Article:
Following 50ml of Karicare, my little boy was settled, satisfied, happy, and we all had a great sleep. So began our journey into mixed feeding.

After a few days of formula supplementing when we were struggling, my little boy seemed to have tummy pains and was very gassy.

He was also suffering reflux. My GP suggested he may be getting too much lactose, and to try various formulas.

For what seemed like forever, we experimented with different products, finally settling on NAN Pro Gold.

This process went over a couple of months, and I’m sure his gas and reflux improvement was probably a result of us falling into a better breastfeeding routine, rather than the type of Formula.

Because it seemed to work for us, we’ve stuck with NAN ever since, my second child was exclusively breastfed for six months, and adjusted to the formula with no problems at all; but if any issues did present, I would have no hesitation in trying Karicare again.

Every baby is different. Every formula is different.

There’s no definitive answer for the question of which is best (that would be too easy).

It’s a matter of trialling different products to find the formula that works for your little human.

Pros:

  • Karicare have a care line on their website to offer support.
  • Contains key ingredients to nourish baby including fish oil
  • Suitable for baby from birth
  • Handy Built-in “formula leveller” in the tin

Cons:

  • Contains possible allergens: Dairy, Fish, Milk, Soy, Whey, and Lactose.
  • Like all Formula’s some babies can become constipated, gassy or suffer reflux

Karicare + Infant Formula pricing

Priced at around $20 per tin.

Where to buy

Coles and Woolworths supermarkets, Amcal, Chemists Warehouse, and most major chemists.

Similar products:

S-26 Original Newborn Baby Formula: This formula retails from $16.99 – $20 so is similar in price. However, S-26 makes almost 10ml more formula per scoop. E.g. 60ml water to 1 scoop of formula compared to 50ml water to 1 scoop of formula of the Karicare. Therefore, it’s probably better value for money.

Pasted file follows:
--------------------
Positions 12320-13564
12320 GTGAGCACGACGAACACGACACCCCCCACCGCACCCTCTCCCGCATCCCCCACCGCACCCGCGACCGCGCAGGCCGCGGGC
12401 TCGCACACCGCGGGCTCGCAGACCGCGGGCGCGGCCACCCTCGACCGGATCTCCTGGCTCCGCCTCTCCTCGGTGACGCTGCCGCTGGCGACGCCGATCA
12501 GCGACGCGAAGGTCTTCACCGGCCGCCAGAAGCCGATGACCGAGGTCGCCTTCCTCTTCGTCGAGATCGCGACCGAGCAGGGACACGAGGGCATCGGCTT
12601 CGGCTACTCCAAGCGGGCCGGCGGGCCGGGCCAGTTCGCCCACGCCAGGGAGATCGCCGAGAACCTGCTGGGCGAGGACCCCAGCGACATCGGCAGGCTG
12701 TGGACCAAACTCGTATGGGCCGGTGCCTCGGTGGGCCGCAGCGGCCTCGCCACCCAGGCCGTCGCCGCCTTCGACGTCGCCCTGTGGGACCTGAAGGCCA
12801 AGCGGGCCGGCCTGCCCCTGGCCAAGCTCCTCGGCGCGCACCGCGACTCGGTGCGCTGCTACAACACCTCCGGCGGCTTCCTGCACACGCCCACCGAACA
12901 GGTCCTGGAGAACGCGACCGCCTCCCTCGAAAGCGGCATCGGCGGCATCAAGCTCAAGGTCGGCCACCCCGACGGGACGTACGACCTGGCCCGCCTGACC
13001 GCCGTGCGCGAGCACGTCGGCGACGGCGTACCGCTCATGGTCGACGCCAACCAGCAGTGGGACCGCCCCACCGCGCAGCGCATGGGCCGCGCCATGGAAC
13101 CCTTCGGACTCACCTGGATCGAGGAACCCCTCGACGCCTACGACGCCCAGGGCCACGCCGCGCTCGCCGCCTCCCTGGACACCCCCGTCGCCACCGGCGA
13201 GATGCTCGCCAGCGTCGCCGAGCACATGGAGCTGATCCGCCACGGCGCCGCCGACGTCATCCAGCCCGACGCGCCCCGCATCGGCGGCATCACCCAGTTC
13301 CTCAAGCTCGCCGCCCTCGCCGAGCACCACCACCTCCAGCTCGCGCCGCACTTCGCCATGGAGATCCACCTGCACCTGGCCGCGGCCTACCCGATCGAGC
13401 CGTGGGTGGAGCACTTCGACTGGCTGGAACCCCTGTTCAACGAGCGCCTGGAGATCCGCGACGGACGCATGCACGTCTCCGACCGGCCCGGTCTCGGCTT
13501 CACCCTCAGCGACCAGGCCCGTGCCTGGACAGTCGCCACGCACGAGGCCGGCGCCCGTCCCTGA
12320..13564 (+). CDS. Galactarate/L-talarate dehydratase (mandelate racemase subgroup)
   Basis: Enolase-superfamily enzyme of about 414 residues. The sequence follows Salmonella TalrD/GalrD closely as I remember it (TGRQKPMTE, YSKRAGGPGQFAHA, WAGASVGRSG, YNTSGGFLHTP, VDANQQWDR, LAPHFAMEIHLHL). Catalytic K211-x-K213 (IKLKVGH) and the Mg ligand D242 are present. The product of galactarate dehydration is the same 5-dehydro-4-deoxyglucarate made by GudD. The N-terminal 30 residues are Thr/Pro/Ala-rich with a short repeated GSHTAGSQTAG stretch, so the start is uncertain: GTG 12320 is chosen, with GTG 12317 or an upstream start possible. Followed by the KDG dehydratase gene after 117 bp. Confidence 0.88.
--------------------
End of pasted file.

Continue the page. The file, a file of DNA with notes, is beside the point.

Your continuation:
Nan Pro Gold Baby Formula Stage 1: Nan Pro Gold is a whey dominant cows milk formula from Nestle. Retailing at $22 – $25.95. Measurements are three scoops per 90ml of water for approx. 6 feeds per day for a 0-1 week old baby. This product is therefore on the more costly side.

Blackmores Newborn Formula: Retail price varies from $19.99 at Chemist Warehouse, to $29.99 on Blackmores online store; which is quite a jump! Both Soy Lecithin and Milk Solids are present in this formula, so it may be a good alternative if you find milk based formulas are presenting a problem for your baby.

A2 Platinum Premium Infant Formula: This formula is a2 milk focused. It contains the a2 form of beta-casein protein and not the a1. Similar to Karicare, the newborn feeding guide suggests one level scoop of formula per 50ml of water, over 5-6 feeds per day. However, they suggest from 5 days – 4 weeks old, babies will need 6-8 feeds per day of 100ml bottles with two scoops of formula, I’m no expert; but that seems like quite a lot! Retailing between $33.95 – $34.99, it’s on the pricey side; but if it works for your baby, then it’s worth it.

How much does it cost?

Priced at around $20 per tin.

Where to buy?

Get discounted price at Chemist Warehouse